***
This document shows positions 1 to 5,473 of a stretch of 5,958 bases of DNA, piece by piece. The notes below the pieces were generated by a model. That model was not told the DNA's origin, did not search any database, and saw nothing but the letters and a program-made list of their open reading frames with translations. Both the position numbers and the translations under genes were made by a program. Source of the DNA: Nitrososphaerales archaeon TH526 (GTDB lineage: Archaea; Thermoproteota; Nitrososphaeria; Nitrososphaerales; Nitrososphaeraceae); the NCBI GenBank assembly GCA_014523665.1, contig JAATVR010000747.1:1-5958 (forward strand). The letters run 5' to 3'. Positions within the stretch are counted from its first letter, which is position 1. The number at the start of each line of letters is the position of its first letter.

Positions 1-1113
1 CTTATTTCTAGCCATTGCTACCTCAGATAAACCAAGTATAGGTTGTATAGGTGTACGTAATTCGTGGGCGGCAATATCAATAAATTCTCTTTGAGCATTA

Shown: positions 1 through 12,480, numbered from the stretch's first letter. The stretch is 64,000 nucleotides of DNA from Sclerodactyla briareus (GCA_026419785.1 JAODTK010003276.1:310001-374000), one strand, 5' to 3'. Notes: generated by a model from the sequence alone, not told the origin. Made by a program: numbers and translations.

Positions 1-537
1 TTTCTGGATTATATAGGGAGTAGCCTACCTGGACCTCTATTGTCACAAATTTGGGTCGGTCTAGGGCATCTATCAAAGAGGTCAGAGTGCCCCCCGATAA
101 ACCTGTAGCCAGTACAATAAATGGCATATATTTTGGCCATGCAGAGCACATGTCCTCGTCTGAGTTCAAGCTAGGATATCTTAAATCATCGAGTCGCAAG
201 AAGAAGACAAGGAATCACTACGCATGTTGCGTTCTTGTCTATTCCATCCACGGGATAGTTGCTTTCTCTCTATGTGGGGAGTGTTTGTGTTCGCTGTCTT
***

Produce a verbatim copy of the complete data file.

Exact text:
This document shows positions 1 to 5,473 of a stretch of 5,958 bases of DNA, piece by piece. The notes below the pieces were generated by a model. That model was not told the DNA's origin, did not search any database, and saw nothing but the letters and a program-made list of their open reading frames with translations. Both the position numbers and the translations under genes were made by a program. Source of the DNA: Nitrososphaerales archaeon TH526 (GTDB lineage: Archaea; Thermoproteota; Nitrososphaeria; Nitrososphaerales; Nitrososphaeraceae); the NCBI GenBank assembly GCA_014523665.1, contig JAATVR010000747.1:1-5958 (forward strand). The letters run 5' to 3'. Positions within the stretch are counted from its first letter, which is position 1. The number at the start of each line of letters is the position of its first letter.

Positions 1-1113
1 CTTATTTCTAGCCATTGCTACCTCAGATAAACCAAGTATAGGTTGTATAGGTGTACGTAATTCGTGGGCGGCAATATCAATAAATTCTCTTTGAGCATTA

Shown: positions 1 through 12,480, numbered from the stretch's first letter. The stretch is 64,000 nucleotides of DNA from Sclerodactyla briareus (GCA_026419785.1 JAODTK010003276.1:310001-374000), one strand, 5' to 3'. Notes: generated by a model from the sequence alone, not told the origin. Made by a program: numbers and translations.

Positions 1-537
1 TTTCTGGATTATATAGGGAGTAGCCTACCTGGACCTCTATTGTCACAAATTTGGGTCGGTCTAGGGCATCTATCAAAGAGGTCAGAGTGCCCCCCGATAA
101 ACCTGTAGCCAGTACAATAAATGGCATATATTTTGGCCATGCAGAGCACATGTCCTCGTCTGAGTTCAAGCTAGGATATCTTAAATCATCGAGTCGCAAG
201 AAGAAGACAAGGAATCACTACGCATGTTGCGTTCTTGTCTATTCCATCCACGGGATAGTTGCTTTCTCTCTATGTGGGGAGTGTTTGTGTTCGCTGTCTT